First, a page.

July 22, 2016: Experimental Neurology
Darren F Hight, Logan J Voss, Paul S García, Jamie W Sleigh
During emergence from anesthesia patients regain their muscle tone (EMG). In a typical population of surgical patients the actual volatile gas anesthetic concentrations in the brain (CeMAC) at which EMG activation occurs remains unknown, as is whether EMG activation at higher CeMACs is correlated with subsequent severe pain, or with cortical activation. Electroencephalographic (EEG) and EMG activity was recorded from the forehead of 273 patients emerging from general anesthesia following surgery. We determined CeMAC at time of EMG activation and at return of consciousness...
July 21, 2016: Journal of Clinical Monitoring and Computing
Recep A Ozdemir, Jose L Contreras-Vidal, Beom-Chan Lee, William H Paloski
To date, no systematic research investigating cortical correlates of performance changes in dual tasking has been reported in the elderly population. Thus, we monitored whole-scalp cortical activations (EEG) during both single task and posture-cognition dual tasking with the main goal of understanding cortical activity modulations underlying age-related differences on posture-cognition dual tasking conditions. Postural and cognitive data analyses showed that elderly people had decreased cognitive performance even during challenging single cognitive tasks...
July 21, 2016: Experimental Brain Research. Experimentelle Hirnforschung. Expérimentation Cérébrale
Zara M Bergström, David G Williams, Mariam Bhula, Dinkar Sharma
Distractibility can lead to accidents and academic failures as well as memory problems. Recent evidence suggests that intentional recognition memory can be biased by unintentional recognition of distracting stimuli in the same environment. It is unknown whether unintentional and intentional recognition depend on the same underlying neurocognitive mechanisms. We assessed whether human participants' recognition of previously seen (old) or not seen (new) target stimuli was affected by whether a to-be-ignored distractor was old or new...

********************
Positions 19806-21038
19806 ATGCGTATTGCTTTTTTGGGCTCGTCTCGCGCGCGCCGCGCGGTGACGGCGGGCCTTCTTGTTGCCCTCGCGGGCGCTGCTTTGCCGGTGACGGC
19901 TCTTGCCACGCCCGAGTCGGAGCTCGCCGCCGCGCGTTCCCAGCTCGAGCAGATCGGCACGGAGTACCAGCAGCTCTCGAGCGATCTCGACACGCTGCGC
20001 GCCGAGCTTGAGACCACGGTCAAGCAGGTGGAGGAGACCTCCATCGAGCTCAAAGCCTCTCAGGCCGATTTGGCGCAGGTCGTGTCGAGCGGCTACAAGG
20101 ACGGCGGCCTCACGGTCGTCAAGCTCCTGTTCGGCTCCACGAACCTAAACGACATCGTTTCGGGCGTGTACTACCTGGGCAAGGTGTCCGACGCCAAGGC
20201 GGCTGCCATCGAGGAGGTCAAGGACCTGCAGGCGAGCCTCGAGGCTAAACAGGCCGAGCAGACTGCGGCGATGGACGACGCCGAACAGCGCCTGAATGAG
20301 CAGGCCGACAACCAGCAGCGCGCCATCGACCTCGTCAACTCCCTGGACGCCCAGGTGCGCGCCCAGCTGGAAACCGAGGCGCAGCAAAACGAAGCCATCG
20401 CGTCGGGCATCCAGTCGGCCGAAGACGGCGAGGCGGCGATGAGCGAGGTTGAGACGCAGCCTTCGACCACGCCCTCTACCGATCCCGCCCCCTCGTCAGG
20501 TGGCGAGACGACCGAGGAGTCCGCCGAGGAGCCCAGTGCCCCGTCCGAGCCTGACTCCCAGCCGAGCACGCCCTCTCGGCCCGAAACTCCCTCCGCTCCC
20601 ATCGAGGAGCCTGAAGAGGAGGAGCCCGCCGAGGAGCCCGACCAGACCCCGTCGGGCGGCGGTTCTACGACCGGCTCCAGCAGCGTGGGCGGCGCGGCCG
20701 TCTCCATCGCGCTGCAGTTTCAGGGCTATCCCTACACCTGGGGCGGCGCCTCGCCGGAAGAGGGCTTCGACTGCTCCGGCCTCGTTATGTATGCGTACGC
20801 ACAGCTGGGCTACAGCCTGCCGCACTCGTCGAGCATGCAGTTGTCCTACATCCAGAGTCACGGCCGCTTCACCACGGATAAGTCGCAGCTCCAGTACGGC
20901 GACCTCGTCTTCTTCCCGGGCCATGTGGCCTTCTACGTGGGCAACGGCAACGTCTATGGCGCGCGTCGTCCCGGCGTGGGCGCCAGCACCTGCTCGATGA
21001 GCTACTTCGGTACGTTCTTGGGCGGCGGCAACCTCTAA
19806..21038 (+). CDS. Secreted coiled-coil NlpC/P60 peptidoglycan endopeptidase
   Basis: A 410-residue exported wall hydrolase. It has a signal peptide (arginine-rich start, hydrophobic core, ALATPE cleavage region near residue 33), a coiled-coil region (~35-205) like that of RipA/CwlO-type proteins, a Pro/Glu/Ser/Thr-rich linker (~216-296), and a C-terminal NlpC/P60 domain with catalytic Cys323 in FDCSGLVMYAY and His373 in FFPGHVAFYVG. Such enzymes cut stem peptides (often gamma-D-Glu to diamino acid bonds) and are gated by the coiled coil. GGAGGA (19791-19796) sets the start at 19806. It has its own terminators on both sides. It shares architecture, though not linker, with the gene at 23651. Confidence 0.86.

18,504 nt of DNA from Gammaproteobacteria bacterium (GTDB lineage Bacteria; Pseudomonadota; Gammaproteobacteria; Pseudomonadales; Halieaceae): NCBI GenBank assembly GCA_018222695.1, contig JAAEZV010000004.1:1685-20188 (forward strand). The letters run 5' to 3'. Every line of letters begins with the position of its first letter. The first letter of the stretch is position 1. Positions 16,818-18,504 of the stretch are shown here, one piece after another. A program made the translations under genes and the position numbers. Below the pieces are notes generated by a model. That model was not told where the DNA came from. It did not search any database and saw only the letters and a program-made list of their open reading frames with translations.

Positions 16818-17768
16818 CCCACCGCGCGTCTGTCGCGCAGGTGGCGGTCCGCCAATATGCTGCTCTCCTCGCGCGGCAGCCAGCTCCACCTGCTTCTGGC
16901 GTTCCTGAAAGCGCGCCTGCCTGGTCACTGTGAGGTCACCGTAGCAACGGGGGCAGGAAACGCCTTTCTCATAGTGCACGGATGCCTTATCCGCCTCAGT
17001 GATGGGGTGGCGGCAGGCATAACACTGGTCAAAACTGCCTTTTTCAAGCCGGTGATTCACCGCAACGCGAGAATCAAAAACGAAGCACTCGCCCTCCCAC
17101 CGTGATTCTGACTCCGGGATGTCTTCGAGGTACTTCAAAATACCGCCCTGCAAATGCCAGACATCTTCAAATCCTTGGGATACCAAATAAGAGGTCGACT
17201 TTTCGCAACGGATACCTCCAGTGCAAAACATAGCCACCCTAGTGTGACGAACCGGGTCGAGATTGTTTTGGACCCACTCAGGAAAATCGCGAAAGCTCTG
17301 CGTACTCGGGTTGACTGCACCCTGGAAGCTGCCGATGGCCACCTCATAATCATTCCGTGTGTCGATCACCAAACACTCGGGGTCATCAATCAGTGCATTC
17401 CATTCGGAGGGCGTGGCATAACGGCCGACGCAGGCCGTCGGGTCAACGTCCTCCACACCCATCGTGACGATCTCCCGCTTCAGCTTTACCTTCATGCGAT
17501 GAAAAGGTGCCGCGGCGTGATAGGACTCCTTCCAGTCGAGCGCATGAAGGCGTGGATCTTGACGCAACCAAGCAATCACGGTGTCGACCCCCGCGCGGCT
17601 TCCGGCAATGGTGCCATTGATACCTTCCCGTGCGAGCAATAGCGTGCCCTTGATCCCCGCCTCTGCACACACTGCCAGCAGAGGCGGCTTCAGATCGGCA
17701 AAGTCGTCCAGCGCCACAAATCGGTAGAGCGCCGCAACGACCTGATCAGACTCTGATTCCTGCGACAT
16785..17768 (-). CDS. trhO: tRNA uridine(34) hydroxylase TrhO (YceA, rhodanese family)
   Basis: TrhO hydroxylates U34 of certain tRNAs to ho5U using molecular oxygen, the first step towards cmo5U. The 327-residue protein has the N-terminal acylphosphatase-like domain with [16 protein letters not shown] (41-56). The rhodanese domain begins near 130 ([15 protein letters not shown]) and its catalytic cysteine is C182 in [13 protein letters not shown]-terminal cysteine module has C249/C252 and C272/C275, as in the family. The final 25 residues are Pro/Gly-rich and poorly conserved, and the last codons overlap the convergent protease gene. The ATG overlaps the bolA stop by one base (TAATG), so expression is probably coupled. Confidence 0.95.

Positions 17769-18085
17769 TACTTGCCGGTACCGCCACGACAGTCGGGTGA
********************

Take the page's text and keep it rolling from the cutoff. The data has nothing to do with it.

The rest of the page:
July 15, 2016: Journal of Cognitive Neuroscience
Jun Jiang, Kira Bailey, Ling Xiang, Li Zhang, Qinglin Zhang
Although previous studies have suggested that conflict control can occur in the absence of consciousness, the brain mechanisms underlying unconscious and conscious conflict control remain unclear. The current study used a rapid event-related functional magnetic resonance imaging design to collect data from 24 participants while they performed a masked Stroop priming task under both conscious and unconscious conditions. The results revealed that the fronto-parietal conflict network, including medial frontal cortex (MFC), left and right dorsal lateral prefrontal cortex (DLPFC), and posterior parietal cortex (PPC), was activated by both conscious and unconscious Stroop priming, even though in MFC and left DLPFC the activations elicited by unconscious Stroop priming were smaller than conscious Stroop priming...
2016: Frontiers in Human Neuroscience
Francesca Pistoia, Antonio Carolei
Disorders of consciousness and locked-in syndrome are two completely different neurological conditions which share unresponsiveness or minimal responsiveness at an observable behavioral level. The key element of disorders of consciousness is the loss of self- and environmental awareness, while the main feature of locked-in syndrome is extreme motor entrapment despite preserved awareness. In both cases accurate diagnosis may come late and patients are at risk of being wrongly diagnosed and missing out on appropriate rehabilitative opportunities...
2016: Open Neuroimaging Journal
Liuting Diao, Senqing Qi, Mengsi Xu, Zhiai Li, Cody Ding, Antao Chen, Yan Zheng, Dong Yang
Consciously initiated cognitive control is generally determined by motivational incentives (e.g., monetary reward). Recent studies have revealed that human cognitive control processes can nevertheless operate without awareness. However, whether monetary reward can impinge on unconscious cognitive control remains unclear. To clarify this issue, a task consisting of several runs was designed to combine a modified version of the reward-priming paradigm with an unconscious version of the Go/No-Go task. At the beginning of each run, participants were exposed to a high- or low-value coin, followed by the modified Go/No-Go task...
September 2016: International Journal of Psychophysiology
Fetch more papers »
Fetching more papers... Fetching...
Read by QxMD. Sign in or create an account to discover new knowledge that matter to you.
Remove bar
Read by QxMD icon Read

Search Tips

Use Boolean operators: AND/OR

diabetic AND foot
diabetes OR diabetic

Exclude a word using the 'minus' sign

Virchow -triad

Use Parentheses

water AND (cup OR glass)

Add an asterisk (*) at end of a word to include word stems

Neuro* will search for Neurology, Neuroscientist, Neurological, and so on

Use quotes to search for an exact phrase

"primary prevention of cancer"
(heart or cardiac or cardio*) AND arrest -"American Heart Association"